May/June 1998 edition
Industrial Ecology An Emerging Technology
Industrial Ecology is an emerging field of technology that is less than a decade old, yet it may change the methods used in manufacturing in ways that could be nothing less than revolutionary. In fact, those involved and those being educated in industrial design and development may find themselves approaching the manufacturing phase of economic development in entirely new and innovative ways. Terms like "dematerialization," "premanufacturing," "life cycle stage," solid residues, liquid residues, gaseous residues, and "balanced biological ecosystem" will become commonplace and will affect the economy in ways that are not entirely predictable.
Industrial ecology focuses on development that is sustainable over the long term. As such, it means designing and producing environmentally responsible products that can be "unmanufactured," so to speak, with their component parts lending themselves to recomposition back into raw materials so they can be reused to make the same or new products. Accordingly, the industrial process will have to include recycling as a major component of its methods.
Another component will be dematerialization, in which lessor amounts of raw materials are used to make new products that perform the same functions as their predecessors. Another component will focus on switching to manufacturing processes that require less energy and contribute less carbon dioxide to the global warming problem. Mining residues is another component. This involves recovering materials from old products and recycling them instead of mining them. For instance, recovering silver after photographic processing, something that accounts for half of all silver used today. Another involves companies upgrading parts, such as modules, instead of discarding them when they wear out or become obsolete.
Although the terms and phrases used in describing Industrial Ecology are esoteric sounding, the actual application of its processes is far from exclusive. A good example is the industrial district of Kalundborg, Denmark. Here, waste gases from an oil refinery are burned as fuel at Denmark's largest power plant, and by-products from the power plant's coal burners are used to produce cement and road fill. In addition, gypsum produced from the plant's air-pollution controls is used to make wallboard, and the plant's excess steam is used to heat a fish farm, neighboring companies and many of the town's homes. Also, the refinery's coolant water is shared, reducing water consumption by about 25 percent, and a nearby pharmaceutical firm's production of penicillin and insulin yields a nutrient-rich sludge used as a fertilizer at nearby farms.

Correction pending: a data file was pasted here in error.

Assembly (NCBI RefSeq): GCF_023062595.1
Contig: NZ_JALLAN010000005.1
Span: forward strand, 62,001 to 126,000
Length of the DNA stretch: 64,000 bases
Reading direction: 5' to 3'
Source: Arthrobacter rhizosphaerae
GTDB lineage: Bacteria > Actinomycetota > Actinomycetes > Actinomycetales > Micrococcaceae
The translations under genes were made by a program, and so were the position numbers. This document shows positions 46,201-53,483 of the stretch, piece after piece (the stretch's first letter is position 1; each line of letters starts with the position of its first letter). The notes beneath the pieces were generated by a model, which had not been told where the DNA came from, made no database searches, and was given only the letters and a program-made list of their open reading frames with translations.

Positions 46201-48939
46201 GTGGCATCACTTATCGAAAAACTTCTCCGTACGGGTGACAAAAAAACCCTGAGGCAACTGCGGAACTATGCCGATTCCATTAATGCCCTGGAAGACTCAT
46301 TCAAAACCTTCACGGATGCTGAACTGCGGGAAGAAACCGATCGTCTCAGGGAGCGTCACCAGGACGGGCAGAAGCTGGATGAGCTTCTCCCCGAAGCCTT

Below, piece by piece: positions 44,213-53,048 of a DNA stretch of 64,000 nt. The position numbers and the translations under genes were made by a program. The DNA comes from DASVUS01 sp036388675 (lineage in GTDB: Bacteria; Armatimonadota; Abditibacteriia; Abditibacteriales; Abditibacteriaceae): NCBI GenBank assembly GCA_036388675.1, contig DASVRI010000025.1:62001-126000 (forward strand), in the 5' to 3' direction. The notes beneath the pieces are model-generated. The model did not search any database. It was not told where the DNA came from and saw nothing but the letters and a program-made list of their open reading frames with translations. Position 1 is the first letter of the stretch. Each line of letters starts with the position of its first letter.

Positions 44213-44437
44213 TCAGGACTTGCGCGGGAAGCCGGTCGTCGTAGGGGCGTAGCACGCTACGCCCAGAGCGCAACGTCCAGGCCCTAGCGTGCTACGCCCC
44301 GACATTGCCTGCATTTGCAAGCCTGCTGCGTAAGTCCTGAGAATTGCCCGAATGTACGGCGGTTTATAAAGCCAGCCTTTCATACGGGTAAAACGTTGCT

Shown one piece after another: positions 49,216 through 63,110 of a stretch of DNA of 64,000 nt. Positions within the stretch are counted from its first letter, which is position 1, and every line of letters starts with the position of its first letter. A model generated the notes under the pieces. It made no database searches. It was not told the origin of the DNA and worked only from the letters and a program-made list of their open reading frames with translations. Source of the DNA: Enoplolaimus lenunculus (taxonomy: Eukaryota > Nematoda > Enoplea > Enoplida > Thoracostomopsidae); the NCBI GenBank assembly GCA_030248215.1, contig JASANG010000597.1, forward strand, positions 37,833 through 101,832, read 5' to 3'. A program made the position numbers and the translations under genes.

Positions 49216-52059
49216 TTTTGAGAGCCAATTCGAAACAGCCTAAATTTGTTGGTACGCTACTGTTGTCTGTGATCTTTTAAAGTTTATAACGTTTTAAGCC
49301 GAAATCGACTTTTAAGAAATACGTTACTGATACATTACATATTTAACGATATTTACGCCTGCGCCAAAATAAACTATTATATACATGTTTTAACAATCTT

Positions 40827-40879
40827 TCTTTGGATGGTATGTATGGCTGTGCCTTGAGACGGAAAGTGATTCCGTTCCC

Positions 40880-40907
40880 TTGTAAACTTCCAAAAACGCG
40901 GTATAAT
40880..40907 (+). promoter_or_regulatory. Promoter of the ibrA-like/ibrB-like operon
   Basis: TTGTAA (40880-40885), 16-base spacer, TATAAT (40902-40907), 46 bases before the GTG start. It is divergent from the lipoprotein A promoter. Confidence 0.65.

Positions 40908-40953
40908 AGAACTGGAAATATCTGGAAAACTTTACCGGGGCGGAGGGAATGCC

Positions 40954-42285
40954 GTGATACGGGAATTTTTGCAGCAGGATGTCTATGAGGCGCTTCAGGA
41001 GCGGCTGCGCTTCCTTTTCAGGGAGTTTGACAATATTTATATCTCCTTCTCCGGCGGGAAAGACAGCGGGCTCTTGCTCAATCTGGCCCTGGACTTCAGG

From this example it can be seen that economic development practitioners would do well to look into this emerging field of technology because the possibilities for new industries that accompanying jobs are very great.
The emerging idea is beginning to be looked upon more and more as a constructive practical way of maintaining our economic well-being while at the same time protecting the environment from destructive industrial development. Accordingly, a new Journal of Industrial Ecology is being edited at the Yale School of Forestry & Environmental Studies, and is published for Yale by the MIT Press
For more information on this journal, contact: The MIT Press Journal Circulation 617/253-2889. [Source: Economic Development Monthly]
The Industrial Ecology Assessment Program [IEAP] program is looking for small and mid-sized companies across Colorado who want to participate in a free industrial ecology assessment. The program is designed to help companies apply the principles of natural ecology to commercial and industrial activities by encouraging the conversion to closed loop systems driven by economics not regulation, and with a focus on prevention rather than redemption.
IEAP will work with participating firms to identify manufacturing input [resources] and output [waste] streams. IEAP will create a protected database to capture and analyze the process and identify symbiotic linkages for use of these streams. Examples would be to find a local company with a manufacturing process that can utilize another firm's waste, thus providing lower cost resource for one and reduced disposal costs for another. IEAP then helps initiate and support the establishment of the linkages between the two, including overcoming legal and regulatory barriers, if any.
Broader objectives of the program are to create local interest and commitment to the principles of industrial ecology on an individual business basis as well as a business to business basis.
The independently funded IEAP was established by the University Corporation for Atmospheric Research (UCAR), with support from the Colorado State University (CSU). For further information, contact Andrew R. Trenka, Phone: 970-491-3864; email: email@example.com or Cynthia Schmidt: Phone: 303-297-2107; email: firstname.lastname@example.org
Technology Community is published bi-monthly as a cooperative venture of Colorado organizations involved in commercialization of new inventions, products and technologies. Any technology organization or company is invited to submit brief articles via fax or e-mail to:CU Business Advancement Center,
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